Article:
It was nearly 108 years ago that on the night of December 24, 1914, the guns along the Western Front were mostly silent, and fittingly “Silent Night” — or “Stille Nacht” in German — was heard being sung on both sides of the lines. World War I — then known only as the “war” and eventually “The Great War” — had begun less than six months earlier, and while soldiers were hunkered down for the holidays in trenches it was still far from the horrors to come.
This was before the horrors of gas warfare, the constant artillery barrages, and of course before the futile attacks across no man’s land. There were already trench lines nearly from the English Channel to the Swiss border that stopped any forward movement.
Both sides hoped for a breakthrough in the spring, so on December 24, a few miracles occurred. Soldiers stopped shooting, and on Christmas morning, some soldiers came out of the trenches waving white flags. Peace didn’t break out, but it appeared there was a brief truce for the holy day.
“There is certainly a view that goes back to the 1960s that this was a truce along the whole front,” explained Professor Richard S. Grayson, head of the history department and professor of 20th-century history at Goldsmiths, University of London.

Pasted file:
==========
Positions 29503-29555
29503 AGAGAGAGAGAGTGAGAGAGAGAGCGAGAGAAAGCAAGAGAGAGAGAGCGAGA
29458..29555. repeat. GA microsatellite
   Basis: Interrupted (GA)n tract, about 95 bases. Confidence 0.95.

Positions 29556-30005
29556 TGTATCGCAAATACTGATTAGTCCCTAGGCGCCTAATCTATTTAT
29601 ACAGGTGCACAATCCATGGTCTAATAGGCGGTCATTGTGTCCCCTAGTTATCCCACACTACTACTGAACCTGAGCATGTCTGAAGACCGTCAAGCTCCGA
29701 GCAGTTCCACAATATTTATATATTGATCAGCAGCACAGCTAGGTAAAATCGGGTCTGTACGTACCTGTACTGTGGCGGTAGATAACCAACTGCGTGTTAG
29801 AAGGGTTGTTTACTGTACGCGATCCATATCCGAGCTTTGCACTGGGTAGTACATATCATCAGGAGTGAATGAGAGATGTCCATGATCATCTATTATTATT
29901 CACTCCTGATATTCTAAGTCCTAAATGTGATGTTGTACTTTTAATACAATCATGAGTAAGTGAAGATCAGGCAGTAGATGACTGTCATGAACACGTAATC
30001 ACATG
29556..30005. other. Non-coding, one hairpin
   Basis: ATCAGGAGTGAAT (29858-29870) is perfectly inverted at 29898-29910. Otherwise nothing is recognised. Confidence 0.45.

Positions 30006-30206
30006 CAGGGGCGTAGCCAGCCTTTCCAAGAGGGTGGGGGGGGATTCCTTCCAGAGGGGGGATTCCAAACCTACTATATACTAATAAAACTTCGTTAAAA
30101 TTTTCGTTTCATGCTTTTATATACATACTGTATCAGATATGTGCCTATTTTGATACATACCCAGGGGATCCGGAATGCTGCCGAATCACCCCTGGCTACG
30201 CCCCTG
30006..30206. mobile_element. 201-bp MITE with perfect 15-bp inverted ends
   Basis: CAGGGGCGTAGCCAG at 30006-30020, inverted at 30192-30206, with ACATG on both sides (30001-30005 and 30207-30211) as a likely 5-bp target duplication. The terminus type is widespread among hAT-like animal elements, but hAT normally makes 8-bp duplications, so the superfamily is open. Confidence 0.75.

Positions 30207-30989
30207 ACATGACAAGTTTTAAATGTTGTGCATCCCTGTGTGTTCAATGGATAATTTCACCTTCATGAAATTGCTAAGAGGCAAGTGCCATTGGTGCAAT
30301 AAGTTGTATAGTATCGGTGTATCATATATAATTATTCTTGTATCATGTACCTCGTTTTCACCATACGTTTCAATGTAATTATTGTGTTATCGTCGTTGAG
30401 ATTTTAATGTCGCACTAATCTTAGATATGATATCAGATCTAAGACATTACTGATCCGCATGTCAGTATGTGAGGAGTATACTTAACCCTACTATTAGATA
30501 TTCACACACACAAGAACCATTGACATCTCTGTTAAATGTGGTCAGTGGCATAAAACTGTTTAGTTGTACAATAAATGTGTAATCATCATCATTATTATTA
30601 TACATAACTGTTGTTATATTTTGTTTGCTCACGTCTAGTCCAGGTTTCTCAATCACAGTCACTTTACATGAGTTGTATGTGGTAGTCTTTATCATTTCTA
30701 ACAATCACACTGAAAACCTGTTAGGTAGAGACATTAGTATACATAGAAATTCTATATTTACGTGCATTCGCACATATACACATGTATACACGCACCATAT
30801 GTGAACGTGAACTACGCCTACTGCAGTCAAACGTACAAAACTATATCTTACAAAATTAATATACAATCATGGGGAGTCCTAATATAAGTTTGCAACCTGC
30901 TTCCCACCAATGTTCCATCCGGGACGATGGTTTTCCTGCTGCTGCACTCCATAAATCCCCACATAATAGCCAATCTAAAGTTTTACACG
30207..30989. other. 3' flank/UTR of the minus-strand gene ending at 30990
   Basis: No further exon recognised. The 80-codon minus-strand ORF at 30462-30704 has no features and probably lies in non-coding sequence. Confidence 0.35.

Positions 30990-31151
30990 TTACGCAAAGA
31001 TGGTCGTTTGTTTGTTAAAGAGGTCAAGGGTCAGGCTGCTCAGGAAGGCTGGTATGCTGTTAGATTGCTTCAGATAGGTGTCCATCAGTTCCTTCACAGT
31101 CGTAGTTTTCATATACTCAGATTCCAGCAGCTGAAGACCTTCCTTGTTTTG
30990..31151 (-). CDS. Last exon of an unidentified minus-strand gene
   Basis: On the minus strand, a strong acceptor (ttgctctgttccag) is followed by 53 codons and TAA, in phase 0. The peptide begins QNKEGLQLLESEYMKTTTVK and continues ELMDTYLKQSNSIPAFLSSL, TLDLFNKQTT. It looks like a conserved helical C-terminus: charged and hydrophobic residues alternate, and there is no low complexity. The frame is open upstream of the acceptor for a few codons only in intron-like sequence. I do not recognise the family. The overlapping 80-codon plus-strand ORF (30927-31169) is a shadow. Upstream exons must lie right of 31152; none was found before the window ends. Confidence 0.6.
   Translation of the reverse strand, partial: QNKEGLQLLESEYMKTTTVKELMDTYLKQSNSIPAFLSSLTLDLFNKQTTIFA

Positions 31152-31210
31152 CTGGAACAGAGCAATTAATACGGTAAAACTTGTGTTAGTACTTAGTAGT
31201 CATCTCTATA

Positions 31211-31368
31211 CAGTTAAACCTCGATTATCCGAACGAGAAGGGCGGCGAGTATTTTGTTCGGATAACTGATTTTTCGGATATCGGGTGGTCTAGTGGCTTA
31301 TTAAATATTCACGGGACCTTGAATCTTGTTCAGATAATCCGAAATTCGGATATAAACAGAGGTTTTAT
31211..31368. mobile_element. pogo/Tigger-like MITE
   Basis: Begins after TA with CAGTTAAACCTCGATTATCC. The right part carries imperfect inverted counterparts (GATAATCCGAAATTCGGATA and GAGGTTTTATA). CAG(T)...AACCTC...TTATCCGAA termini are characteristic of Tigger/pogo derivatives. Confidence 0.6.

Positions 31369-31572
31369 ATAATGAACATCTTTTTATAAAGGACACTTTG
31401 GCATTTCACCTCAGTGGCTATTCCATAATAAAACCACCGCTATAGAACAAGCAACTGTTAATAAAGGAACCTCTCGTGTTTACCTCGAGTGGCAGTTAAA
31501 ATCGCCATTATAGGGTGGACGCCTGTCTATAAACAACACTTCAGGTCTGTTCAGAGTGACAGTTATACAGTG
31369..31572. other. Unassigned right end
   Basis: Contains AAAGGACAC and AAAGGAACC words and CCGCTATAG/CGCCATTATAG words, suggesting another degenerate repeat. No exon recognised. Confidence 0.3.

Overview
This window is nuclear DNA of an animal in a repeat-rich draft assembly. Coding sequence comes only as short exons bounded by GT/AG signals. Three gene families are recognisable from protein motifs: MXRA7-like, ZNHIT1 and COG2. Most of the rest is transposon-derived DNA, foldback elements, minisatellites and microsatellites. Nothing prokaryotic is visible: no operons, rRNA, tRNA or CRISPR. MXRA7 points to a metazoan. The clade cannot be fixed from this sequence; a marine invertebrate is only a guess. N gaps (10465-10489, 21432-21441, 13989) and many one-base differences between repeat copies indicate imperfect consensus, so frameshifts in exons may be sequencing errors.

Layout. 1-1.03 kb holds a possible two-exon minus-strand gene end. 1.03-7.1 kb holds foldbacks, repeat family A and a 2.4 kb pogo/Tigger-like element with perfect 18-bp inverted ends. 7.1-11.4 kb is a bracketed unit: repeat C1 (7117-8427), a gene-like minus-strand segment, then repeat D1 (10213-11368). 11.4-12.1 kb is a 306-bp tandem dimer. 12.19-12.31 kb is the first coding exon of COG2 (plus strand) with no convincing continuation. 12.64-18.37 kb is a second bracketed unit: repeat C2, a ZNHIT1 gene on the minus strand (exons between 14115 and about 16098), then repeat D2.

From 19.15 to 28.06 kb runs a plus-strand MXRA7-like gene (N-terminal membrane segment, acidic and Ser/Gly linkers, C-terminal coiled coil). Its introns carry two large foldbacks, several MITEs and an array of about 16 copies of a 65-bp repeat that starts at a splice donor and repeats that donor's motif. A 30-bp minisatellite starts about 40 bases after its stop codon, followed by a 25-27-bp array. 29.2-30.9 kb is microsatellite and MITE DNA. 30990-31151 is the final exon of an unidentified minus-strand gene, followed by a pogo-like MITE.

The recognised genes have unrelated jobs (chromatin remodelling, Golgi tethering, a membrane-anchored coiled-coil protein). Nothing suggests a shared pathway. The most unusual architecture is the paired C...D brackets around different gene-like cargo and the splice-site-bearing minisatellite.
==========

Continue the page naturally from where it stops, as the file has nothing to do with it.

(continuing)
“It was far more patchy,” said Grayson. “Some sectors saw the soldiers climb out of the trenches to exchange well wishes, and perhaps shake hands. But in other sections of the trench lines there was certainly no truce.”
Something of Legend
The scene of soldiers crossing no man’s land to greet one another has become something of a legend, and like most legends, it has become bigger than life, and certainly bigger than what likely occurred. It has been written about countless times in the past century — although, during the war, the military leaders of the UK, France, and Germany tried to keep a tight lid on it. The last thing any commanders wanted was for their respective soldiers to suddenly have the desire to stop fighting and make a de facto peace with the enemy.
In fact, news of the actual truce went largely unreported for more than a week. It was only on New Year’s Eve that The New York Times reported that an unofficial truce had broken out. Accounts only circulated as families at home found out not through the daily newspapers from firsthand accounts in letters from the front lines. The British newspapers, the Mirror and Sketch, eventually printed front-page photographs of the soldiers mingling.
German coverage was even more muted and actually criticized those taking part, while in France the press censorship all but blocked news of the truce entirely, and only confirmed in an official statement that it was limited to the British sectors and was short-lived.
There likely were some French and Belgian soldiers who took part, but not many.
“The Anglo-centric view at the time may have been very different from the French and Belgian,” said Grayson. “We have to remember that Germany was occupying much of Belgium and parts of France, so soldiers from those two countries were far more hostile to the Germans who they rightfully saw as invaders.”